But because of who He is

And because of where He’s been

Because of what He’s done

You can start all over again.”

(“It Doesn’t Matter” by T. D. Jakes)

Do I have to do everything?

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One of our lessons was on Mary and Martha in Luke 10. I soooo relate to Martha. I can be busy with the best of them. Clean the church, teach Jr. Church, work in nursery, participate in music ministry, and why isn’t she pulling her weight, doesn’t he see all that I do, etc…

I do believe Martha was blessed with the gift of hospitality. Can you imagine at least 12 people showing up at your door? No advanced warning, no text, no cell phone call to announce their coming? And then you feed them? Without a cake mix, a microwave, or frozen anything? And yet no where does the Bible say Martha griped that these men showed up or that she was burdened with feeding them. She DID, however, complain that Mary was not helping.

Here’s the scenario as it plays in my head: The men come in, everyone is cordial, and Martha sets to work. Mary, however, sits at the feet of Jesus. I think as time goes on Martha probably sighs heavily from time to time, bangs a pot around or slams a door trying to get Mary’s attention. When that doesn’t get her attention, Martha turns to good old-fashioned whining. Why do I see that in my head? Because I’m sure I’ve done that myself, once or twice. (HA!)

The Bible says Martha was “cumbered about much serving.” (Luke 10:40) She was distracted with all that she had to do. Matthew Henry says, “Whatever cares the providence of God casts upon us, we must not be cumbered with them, nor be disquieted and perplexed by them. Care is good and duty; cumber is sin and folly.” ¬†See, service is good. Service is necessary. (Can you imagine coming to church where no one had cleaned the toilets for months? Or maybe¬†trying to put¬†your children in the nursery and no one is there, or the nursery lady is grumpy?) But it should not distract us from the bigger picture-developing a personal relationship with Christ. Then Martha went to¬†Jesus and told him to make Mary work (Luke 10:40). Basically, “YOU tell her to help me, she won’t listen to me! I’m doing this all by myself and all she is doing is sitting there! Don’t you see how hard I’m working?!” (Sound familiar? Have you ever complained about how much YOU are doing? Or asking for recognition for all the work YOU have done?) I love Christ’s response, “Martha, Martha,…” (Luke 10:41) Again, I picture this in my head. Christ looks at her, almost with pity, and shakes his head from side to side. “…thou art careful and troubled about many things.” She was doing too much. She was doing more than was necessary and it was distracting her from the most important thing, the “one thing¬†is needful.” (verse 42) “To give up herself to the guidance¬†of Christ, and receive the law from His mouth.” (Matthew Henry)¬†Jesus called that the “good part.” Mary chose to be¬†with Christ, a better way of honoring or pleasing Him. She chose that personal relationship instead of the busyness of service.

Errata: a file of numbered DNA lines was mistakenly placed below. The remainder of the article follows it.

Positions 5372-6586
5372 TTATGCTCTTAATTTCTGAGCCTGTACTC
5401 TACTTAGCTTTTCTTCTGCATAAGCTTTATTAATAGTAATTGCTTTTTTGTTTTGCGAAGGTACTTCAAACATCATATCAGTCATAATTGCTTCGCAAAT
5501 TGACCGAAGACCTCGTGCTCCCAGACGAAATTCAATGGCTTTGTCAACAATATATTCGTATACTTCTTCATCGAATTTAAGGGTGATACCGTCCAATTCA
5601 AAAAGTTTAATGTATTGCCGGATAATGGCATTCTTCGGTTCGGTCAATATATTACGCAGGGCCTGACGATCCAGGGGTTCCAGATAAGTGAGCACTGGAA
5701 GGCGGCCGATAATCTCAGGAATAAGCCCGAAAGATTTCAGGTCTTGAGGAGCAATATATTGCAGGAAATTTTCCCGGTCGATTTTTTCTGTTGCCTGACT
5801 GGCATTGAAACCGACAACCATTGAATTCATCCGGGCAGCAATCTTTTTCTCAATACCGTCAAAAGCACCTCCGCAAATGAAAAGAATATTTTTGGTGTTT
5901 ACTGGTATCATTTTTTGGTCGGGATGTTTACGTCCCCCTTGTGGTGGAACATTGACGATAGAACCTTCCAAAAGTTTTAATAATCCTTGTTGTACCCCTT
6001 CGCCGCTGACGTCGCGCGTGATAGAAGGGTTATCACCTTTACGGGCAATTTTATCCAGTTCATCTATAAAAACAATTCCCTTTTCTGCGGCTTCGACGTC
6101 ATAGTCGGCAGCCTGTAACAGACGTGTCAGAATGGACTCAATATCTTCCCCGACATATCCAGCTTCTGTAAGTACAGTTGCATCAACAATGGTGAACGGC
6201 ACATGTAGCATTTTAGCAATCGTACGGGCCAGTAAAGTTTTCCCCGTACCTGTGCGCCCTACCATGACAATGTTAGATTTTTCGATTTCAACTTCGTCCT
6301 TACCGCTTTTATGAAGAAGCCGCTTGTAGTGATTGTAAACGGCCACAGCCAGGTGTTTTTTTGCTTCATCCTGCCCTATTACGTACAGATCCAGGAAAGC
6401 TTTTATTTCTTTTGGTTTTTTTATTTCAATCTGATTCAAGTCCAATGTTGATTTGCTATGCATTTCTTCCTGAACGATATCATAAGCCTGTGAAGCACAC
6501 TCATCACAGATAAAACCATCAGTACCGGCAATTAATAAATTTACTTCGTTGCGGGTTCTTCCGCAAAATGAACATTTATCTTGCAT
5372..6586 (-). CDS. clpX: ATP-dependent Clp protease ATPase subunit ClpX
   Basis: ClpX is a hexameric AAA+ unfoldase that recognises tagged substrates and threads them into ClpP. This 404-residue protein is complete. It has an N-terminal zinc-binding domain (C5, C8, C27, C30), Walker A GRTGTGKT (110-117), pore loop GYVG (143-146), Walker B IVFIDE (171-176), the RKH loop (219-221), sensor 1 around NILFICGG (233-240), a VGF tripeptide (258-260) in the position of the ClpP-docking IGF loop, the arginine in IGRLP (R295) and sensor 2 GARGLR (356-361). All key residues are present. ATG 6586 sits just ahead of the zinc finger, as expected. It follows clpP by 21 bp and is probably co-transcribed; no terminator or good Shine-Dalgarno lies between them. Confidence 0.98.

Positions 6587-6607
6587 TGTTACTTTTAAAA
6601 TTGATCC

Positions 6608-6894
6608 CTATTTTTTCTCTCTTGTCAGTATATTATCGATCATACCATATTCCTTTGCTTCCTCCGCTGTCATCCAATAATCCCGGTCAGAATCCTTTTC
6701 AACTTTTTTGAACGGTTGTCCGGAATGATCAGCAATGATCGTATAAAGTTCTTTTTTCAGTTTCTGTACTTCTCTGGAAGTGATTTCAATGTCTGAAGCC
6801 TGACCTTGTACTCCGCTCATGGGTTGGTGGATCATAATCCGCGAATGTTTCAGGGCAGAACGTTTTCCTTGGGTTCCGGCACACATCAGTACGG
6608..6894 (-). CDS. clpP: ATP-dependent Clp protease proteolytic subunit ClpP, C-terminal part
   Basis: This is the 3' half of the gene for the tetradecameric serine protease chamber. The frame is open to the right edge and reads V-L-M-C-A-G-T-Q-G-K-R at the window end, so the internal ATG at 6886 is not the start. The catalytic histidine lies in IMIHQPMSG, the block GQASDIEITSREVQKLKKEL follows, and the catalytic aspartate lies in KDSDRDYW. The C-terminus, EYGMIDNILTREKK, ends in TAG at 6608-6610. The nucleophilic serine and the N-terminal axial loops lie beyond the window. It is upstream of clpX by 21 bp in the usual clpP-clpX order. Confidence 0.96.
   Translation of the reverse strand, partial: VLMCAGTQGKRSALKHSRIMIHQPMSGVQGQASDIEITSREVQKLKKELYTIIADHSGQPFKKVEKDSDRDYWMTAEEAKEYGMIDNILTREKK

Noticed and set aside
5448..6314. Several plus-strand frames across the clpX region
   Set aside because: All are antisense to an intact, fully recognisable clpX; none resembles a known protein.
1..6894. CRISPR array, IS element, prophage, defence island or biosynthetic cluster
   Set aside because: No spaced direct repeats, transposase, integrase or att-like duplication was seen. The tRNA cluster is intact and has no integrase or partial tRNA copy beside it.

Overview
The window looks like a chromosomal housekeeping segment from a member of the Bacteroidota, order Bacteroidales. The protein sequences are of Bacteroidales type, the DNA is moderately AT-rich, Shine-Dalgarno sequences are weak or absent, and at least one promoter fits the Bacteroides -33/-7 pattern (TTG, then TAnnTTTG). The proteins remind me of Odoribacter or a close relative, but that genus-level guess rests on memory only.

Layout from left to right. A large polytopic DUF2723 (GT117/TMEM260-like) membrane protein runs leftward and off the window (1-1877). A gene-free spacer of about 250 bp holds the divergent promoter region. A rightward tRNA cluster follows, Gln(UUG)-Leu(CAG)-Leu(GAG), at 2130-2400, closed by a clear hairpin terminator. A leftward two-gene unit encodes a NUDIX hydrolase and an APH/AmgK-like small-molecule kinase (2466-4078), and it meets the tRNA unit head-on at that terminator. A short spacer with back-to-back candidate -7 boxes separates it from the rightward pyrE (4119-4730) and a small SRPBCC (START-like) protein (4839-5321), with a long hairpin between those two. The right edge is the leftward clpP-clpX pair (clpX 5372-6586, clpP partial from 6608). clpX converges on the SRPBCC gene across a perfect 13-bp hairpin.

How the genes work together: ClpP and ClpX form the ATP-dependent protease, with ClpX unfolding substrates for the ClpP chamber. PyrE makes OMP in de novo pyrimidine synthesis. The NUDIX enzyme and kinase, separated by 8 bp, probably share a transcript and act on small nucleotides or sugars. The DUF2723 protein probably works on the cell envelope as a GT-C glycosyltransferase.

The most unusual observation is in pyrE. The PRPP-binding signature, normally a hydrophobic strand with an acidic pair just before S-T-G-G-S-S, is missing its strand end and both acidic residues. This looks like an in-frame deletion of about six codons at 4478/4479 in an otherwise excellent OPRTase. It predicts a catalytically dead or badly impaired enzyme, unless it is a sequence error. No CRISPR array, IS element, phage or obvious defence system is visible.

Again, service is needful. The work of the church could not get done without it. The Bible calls it “your work and labour of love.” (Hebrews¬†6:10) But it is easy to get so wrapped up in our ministries, that we forget¬†to have that personal relationship with¬†Christ. Good works should¬†be a by-product of a Christ-centered life, they¬†do not produce a Christ-centered life.¬†So, are you a Mary or Martha?

Save the Drama for Your Mama

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drama masksThis year our theme for Ladies TEA has been “Save the Drama for Your Mama.” It is a biblical study of ordinary women who have done extraordinary things. There is no book for it, at least not that I know of, I just made up the lessons each month. I hope the church ladies have enjoyed studying these women as much as I have.

I am not a very compassionate person when it comes to whiny women. (Whiny men fall under the category of whiny women.)¬† I get tired of hearing excuse after excuse: “I’m just so busy.” “I can’t do that,¬†it will stress me¬†out.” “What will people say?” ¬†“You don’t know what I’ve been through.” “I can’t be on time, I have children.” As a friend of mine says, “Put on your big girl panties and get over it.” So it got me to thinking about women of the Bible. Just about any drama you can think of, these women cover it.¬†Over the next week, I’ll be posting a synopsis of the first few lessons. The truth is, God is able to do extraordinary things with us if we just follow Him.